The embattled head of the MIT Media Lab abruptly resigned Saturday afternoon, less than a day after an explosive new report in The New Yorker detailed close ties between the research center and financier Jeffrey Epstein, a convicted sex offender who died by suicide last month in a New York prison.
Joi Ito, the Media Lab’s director since 2011, resigned by e-mail hours after the Friday night publication of an article by investigative reporter Ronan Farrow that alleged Ito and Peter Cohen, the Media Lab’s former director of development and strategy, worked to keep Epstein’s donations anonymous and to omit his name when reporting gifts Epstein solicited from philanthropists on the lab’s behalf.
Some staff members in Ito’s office called Epstein “Voldemort” or “he who must not be named” in reference to the efforts to conceal his connections to the lab, Farrow reported.
Acting as an intermediary, Epstein secured major donations for the lab, including $5.5 million from investor Leon Black, founder of one of the world’s largest private-equity firms, and $2 million from Microsoft founder Bill Gates, in addition to his own beneficence, Farrow reported.
MIT had previously disclosed only $800,000 in contributions to the university over a 20-year span from foundations Epstein controlled. On Wednesday, Ito told attendees at a meeting to address the scandal that Epstein had contributed $525,000 to the Media Lab and $1.2 million to investment funds Ito controlled, according to Farrow and the New York Times.
Ito publicly apologized last month for accepting donations from Epstein, the disgraced financier who died while facing federal charges of sex trafficking of underage girls. Since then, the director of the lab’s Center for Civic Media and a visiting scholar at the lab have announced plans to sever their ties.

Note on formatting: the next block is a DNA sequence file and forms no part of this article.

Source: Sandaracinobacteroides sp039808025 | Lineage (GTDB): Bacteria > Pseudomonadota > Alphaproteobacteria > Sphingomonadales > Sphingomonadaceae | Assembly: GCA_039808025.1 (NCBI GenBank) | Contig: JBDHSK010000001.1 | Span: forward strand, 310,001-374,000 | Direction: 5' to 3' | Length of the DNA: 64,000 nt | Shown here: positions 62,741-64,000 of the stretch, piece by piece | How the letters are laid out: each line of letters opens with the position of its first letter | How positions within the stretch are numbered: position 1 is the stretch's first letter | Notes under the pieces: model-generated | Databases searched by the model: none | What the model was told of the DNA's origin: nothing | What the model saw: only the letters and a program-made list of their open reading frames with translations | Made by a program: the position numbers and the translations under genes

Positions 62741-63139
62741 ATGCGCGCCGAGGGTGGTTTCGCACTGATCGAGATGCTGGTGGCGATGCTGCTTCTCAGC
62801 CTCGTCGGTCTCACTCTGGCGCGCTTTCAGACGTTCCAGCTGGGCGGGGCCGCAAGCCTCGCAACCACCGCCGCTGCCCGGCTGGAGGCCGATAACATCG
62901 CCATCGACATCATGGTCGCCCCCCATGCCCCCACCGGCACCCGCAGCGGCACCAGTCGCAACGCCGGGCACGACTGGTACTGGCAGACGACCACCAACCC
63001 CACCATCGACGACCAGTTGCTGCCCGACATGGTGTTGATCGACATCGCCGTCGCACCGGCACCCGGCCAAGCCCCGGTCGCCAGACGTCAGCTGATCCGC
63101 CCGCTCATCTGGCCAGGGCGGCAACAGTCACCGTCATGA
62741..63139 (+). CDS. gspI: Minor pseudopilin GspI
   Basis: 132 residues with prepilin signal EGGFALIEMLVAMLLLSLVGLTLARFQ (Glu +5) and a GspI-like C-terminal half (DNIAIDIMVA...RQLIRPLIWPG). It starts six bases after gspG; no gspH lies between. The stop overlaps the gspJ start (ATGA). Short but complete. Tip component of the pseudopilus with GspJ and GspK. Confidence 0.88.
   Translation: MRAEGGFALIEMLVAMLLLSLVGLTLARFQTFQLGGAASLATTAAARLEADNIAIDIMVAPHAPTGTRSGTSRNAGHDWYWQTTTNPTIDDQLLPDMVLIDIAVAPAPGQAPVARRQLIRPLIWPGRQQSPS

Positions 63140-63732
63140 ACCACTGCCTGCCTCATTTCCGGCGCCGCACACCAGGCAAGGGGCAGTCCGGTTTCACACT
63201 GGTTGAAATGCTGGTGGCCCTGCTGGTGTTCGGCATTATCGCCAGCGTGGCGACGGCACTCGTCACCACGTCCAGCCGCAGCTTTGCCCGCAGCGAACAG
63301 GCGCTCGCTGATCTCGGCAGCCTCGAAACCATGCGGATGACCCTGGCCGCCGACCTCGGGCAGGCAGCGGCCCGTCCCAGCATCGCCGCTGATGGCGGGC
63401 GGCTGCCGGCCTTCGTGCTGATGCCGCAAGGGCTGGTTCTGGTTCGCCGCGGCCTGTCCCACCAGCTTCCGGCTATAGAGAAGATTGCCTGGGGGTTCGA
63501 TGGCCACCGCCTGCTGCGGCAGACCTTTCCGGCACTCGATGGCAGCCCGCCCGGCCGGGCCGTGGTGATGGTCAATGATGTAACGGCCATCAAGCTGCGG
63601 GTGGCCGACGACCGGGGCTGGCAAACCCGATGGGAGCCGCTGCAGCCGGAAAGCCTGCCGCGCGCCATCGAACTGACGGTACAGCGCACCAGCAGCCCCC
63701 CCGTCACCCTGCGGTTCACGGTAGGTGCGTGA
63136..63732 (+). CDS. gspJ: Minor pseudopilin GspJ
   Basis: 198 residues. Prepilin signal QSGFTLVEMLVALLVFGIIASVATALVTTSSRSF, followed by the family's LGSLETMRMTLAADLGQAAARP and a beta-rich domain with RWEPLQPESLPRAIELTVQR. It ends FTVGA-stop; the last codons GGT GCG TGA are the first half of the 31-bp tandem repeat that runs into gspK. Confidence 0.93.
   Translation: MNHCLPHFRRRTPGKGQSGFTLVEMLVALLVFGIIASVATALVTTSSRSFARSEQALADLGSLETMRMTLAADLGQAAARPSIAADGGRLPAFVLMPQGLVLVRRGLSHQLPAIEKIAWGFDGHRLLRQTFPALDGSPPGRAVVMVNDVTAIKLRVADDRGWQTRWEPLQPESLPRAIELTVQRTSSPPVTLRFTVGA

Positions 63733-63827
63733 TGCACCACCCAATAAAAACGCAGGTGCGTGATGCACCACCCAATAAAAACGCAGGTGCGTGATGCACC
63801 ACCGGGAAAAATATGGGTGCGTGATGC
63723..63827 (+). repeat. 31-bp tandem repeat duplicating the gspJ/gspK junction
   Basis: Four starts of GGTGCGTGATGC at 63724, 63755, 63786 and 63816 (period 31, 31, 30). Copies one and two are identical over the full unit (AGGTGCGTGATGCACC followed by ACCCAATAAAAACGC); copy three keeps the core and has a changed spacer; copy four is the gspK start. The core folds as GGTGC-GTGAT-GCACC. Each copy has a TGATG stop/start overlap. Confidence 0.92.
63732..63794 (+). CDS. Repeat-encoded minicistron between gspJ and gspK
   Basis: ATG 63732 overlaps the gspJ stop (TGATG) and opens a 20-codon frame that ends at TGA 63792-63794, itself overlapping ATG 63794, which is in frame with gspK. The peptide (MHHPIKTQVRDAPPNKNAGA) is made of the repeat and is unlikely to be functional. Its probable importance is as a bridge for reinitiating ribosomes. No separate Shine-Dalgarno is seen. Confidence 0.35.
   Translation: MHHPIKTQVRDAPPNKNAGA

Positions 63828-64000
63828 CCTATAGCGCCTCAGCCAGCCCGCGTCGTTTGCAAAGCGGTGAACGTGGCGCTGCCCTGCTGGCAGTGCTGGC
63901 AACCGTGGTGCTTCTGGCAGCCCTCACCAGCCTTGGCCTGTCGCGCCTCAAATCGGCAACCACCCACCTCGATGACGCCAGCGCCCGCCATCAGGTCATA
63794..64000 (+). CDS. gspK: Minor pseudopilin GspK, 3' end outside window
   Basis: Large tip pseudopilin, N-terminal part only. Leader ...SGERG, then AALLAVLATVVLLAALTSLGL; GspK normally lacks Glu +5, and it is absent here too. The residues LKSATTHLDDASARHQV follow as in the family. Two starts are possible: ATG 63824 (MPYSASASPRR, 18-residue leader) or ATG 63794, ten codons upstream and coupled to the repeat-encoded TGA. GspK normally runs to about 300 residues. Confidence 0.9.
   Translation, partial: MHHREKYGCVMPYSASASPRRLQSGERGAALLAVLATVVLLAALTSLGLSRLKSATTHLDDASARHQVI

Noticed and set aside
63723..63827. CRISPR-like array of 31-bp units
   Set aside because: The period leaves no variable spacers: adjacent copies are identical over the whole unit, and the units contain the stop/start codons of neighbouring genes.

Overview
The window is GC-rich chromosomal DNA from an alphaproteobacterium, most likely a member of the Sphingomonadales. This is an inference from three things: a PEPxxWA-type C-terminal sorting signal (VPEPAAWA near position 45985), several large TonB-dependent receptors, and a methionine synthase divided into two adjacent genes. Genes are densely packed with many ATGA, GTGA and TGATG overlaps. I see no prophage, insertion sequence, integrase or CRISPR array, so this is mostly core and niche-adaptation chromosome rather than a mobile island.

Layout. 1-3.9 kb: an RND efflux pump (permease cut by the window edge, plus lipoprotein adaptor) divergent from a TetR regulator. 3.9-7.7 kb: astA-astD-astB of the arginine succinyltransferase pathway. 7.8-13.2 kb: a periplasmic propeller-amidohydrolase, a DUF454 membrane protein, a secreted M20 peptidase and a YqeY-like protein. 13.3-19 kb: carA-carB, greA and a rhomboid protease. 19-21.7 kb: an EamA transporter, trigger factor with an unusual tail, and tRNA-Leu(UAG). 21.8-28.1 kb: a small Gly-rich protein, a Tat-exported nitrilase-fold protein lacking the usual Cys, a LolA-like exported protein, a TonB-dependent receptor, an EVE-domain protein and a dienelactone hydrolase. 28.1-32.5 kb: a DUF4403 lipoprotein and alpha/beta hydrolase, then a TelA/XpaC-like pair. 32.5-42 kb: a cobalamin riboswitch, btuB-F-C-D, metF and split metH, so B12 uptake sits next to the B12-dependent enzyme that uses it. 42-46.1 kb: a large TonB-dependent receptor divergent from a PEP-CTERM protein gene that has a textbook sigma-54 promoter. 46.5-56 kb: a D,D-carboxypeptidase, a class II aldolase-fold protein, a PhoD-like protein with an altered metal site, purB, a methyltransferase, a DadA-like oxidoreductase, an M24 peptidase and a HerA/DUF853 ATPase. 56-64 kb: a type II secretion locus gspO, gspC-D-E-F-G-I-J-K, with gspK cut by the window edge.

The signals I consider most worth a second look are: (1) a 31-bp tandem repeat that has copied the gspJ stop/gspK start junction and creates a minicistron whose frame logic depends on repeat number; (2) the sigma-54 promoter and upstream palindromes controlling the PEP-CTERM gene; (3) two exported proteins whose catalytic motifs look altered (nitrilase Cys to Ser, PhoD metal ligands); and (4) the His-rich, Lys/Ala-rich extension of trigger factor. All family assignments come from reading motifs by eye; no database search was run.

Ito, a Japanese-born entrepreneur who became the head of the Media Lab at 44, said in his apology last month that he will raise the equivalent to what Epstein gave the Media Lab and donate it to nonprofits that work with survivors of trafficking. He will also return the money Epstein invested in his funds, Ito said.
Also last month, MIT President L. Rafael Reif pledged to commit a monetary amount equal to the funds MIT received from Epstein’s foundations to a charity that benefits Epstein’s victims or other victims of sexual abuse.
The New Yorker article details several ways Ito and his staff worked to hide or downplay connections to Epstein, including listing the financier by his initials on Ito’s calendar, recording his direct contributions as anonymous gifts, and omitting his efforts when recording gifts he solicited for the Media Lab.
Screenshots of e-mail exchanges show Ito contacting Epstein to ask for $100,000 to extend a researcher’s contract, Epstein responding simply, “yes,” and Ito and Cohen then issuing instructions that the donation be logged anonymously. “Make sure this gets accounted for as anonymous,” Ito says in one message, to which Cohen responds, “Jeffrey money, needs to be anonymous. Thanks.”
When Gates donated $2 million to the Media Lab at Epstein’s request, Ito notified Cohen, who said in his response that “we will not be mentioning Jeffrey’s name as the impetus for this gift.”
Signe Swenson, a former alumni coordinator and development associate at the Media Lab, told Farrow that when the issue of accepting Epstein’s money arose, Ito told her, “We can take small gifts anonymously.”